1. The charge against the petitioner was under Section 15 (b), General Sales Tax Act, Madras Act ix  of 1989, that he failed to pay the tax due from him within the time allowed.. The complaint was preferred on 4th May 1947, and the offence alleged to have been committed by the petitioner was anterior to the enactment of Section 16A of the Amended Act. Section 16A came into operation on 1st January 1948. It is really unnecessary to decide whether any vested right is taken away even if Section 16A is to be given retrospective effect. The offence with which the petitioner was charged jyas failure to pay the tax due under the law as it stood before the complaint was launched on 4th May 1947. The Amending Act xxv  of 1947 amended Section 15 (b) also, and the offence that was made punishable under the Amended-Act was failure to pay the tax assessed, not failure to pay the tax due. Quite obviously, in the absence of any specified provision in the Amending Act to make that definition amended in Section 15 (b) applicable to acts committed prior to that enactment, the Court will have to investigate whether the accused was guilty of the offence with which he was charged, i. e., failure to pay the tax due under Section 15 (b) of the Act, as it stood before it was amended.
2. The next question is whether Section 16A of the Amended Act bars the criminal Court from going into the question whether the tax was due. Here again the prosecution will have to prove that the accused is guilty of the offence with which he was charged, i. e., that he failed to pay the tax due from him. The expression 'due' can only be interpreted to mean 'lawfully due'. Section 16A cannot be construed independently of the amended Section 15 (b), both of which came into effect long after the alleged commission of the offence with which the petitioner, accused was charged. The view of the learned Magistrate that Section 16A barred the investigation of the validity of the tax assessed cannot be sustained.
3. Except in one case, Cri. B. c. No. 183 of 1947, unreported, decided by Govinda Menon J. it has been consistently held by this Court that the validity of the assessment can be gone into by a criminal Court in deciding whether any offence punishable under Section 15 (b), as it stood before the amendment, was committed. It is only necessary to refer to the latest of these decisions of Rajamannaic J. as he then was, in Cri, R. C. Nos. 1257,1258 and 1259 of 1946 (unreported). On a perusal of the order of the Govinda Menon J. in Cri. R.C. No. 183 of 1947, I think the difference is more apparent than real. The learned Judge did not hold that the finality he referred to was really final. The learned Judge observed 'the accused can dispute the correctness of the amount levied but he has not done so here.' If the finality was not be final as to preclude a dispute about the correctness of the amount levied, I am really unable to understand how the other 'disputes' about the correctness of the levy including its validity can be excluded from investigation. The same learned Judge, Govinda Menon J., in Numsinganmthu Ghettiar v. King, : (1948)2MLJ93 went elaborately into the question of burden of proof in cases arising under Section 15 (a), General Sales Tax Act. If the accused cannot be permitted to raise the question of the validity of the assessment, the investigation of the question of onus of proof cannot arise. Taking the decision in Cri. E. C. No. 183 of 1947 with reference to the facts of that case and with reference to the views the same learned Judge expressed in Narsingamuthu Cliettiar v. King, 1948 M. W. N. Ori. 138 : A.I.R. 1949 Mad. H6: (1949) Cri. I. J. 118, I think the learned Judge had no real intention of departing from the principles laid down in the series of decisions I have referred to above ending with those of Rajamannar J. as he then was in cri. E. o. Nos. 1257, 1258 and 1259 of 1946.1 have, therefore, conaidered it unnecessary to refer this queation to a Bench for decision.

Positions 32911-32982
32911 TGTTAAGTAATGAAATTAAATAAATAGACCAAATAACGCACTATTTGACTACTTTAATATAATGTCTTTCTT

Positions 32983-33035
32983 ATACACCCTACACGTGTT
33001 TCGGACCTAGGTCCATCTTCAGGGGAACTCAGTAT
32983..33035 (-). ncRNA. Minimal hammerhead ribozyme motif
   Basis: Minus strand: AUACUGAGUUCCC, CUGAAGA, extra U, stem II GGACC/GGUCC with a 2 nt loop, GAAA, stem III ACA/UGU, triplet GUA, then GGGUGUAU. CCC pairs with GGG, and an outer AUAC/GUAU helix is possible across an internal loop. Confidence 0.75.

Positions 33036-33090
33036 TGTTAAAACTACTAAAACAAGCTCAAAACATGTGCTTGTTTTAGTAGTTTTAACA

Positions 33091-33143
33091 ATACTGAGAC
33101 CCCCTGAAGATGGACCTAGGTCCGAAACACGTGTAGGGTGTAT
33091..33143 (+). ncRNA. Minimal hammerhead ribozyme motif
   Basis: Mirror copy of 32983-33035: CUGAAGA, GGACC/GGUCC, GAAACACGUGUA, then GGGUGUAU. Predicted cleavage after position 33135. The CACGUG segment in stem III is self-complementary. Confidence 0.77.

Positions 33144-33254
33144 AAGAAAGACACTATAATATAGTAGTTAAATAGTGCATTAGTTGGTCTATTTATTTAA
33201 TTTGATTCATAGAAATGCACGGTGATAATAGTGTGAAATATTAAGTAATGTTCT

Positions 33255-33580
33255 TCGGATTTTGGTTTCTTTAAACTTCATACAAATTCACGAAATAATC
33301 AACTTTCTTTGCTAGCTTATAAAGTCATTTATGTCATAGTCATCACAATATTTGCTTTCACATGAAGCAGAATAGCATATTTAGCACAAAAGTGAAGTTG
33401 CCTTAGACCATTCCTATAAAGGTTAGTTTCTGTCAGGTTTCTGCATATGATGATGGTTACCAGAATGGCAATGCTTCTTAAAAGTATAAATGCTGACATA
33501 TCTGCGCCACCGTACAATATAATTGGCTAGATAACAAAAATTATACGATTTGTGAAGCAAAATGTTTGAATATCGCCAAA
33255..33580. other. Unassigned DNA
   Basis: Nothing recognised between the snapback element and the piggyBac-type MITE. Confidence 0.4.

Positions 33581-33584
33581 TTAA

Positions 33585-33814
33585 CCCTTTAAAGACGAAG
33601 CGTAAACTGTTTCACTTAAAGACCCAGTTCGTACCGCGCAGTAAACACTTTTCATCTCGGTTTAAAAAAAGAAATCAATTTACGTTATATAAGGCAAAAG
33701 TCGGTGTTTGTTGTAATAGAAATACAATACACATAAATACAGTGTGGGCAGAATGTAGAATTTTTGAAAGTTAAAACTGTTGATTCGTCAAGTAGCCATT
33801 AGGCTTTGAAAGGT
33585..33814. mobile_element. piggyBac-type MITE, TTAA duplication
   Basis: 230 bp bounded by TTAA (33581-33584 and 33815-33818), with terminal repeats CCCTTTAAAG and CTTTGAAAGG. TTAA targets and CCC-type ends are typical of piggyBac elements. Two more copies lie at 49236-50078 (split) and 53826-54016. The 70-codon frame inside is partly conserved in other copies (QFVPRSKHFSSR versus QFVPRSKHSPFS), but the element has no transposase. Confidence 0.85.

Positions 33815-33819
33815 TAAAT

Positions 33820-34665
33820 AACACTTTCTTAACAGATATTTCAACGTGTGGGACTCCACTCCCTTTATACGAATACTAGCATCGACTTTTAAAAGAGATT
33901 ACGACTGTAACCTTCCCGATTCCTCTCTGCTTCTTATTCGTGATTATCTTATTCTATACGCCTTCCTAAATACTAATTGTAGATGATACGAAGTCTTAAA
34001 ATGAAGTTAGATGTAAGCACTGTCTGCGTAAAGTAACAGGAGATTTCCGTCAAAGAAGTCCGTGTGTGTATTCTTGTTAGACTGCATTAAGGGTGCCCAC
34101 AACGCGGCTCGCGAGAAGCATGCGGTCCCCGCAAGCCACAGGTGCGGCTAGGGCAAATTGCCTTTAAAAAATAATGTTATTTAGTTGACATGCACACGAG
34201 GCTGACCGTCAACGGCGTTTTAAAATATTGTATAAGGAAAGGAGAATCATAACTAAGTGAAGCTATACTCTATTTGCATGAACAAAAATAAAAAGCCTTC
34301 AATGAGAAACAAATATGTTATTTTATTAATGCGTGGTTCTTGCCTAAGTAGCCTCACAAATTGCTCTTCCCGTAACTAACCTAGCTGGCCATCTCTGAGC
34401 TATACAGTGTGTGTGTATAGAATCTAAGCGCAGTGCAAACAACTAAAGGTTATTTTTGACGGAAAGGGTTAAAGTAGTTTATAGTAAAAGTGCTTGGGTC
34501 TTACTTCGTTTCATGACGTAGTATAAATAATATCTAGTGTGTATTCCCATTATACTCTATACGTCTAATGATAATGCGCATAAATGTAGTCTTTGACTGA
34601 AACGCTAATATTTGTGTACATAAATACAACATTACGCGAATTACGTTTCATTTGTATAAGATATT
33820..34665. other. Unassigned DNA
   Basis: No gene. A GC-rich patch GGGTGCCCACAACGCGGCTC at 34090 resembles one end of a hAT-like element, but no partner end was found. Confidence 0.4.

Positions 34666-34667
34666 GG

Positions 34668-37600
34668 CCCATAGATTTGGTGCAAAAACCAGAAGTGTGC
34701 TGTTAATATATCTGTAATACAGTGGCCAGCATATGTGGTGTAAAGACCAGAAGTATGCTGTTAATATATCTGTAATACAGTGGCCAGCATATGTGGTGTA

4. Following the trend of cases decided in this Court and the decisions as I have pointed out have been consistent on the point-I hold that as the offence was alleged to have been committed prior to 1st January 1948 when the Amending Act came into force, what the learned Magistrate had to decide was whether the offence with which the accused was charged, viz., failure to pay the tax due, was committed; and before that question can be decided, it is fully open to the accused to prove that the tax was not law. fully due and that no offence was, therefore, committed.
5. The petition is allowed. The learned Magistrate will dispose of the case in the light of the observations of this judgment.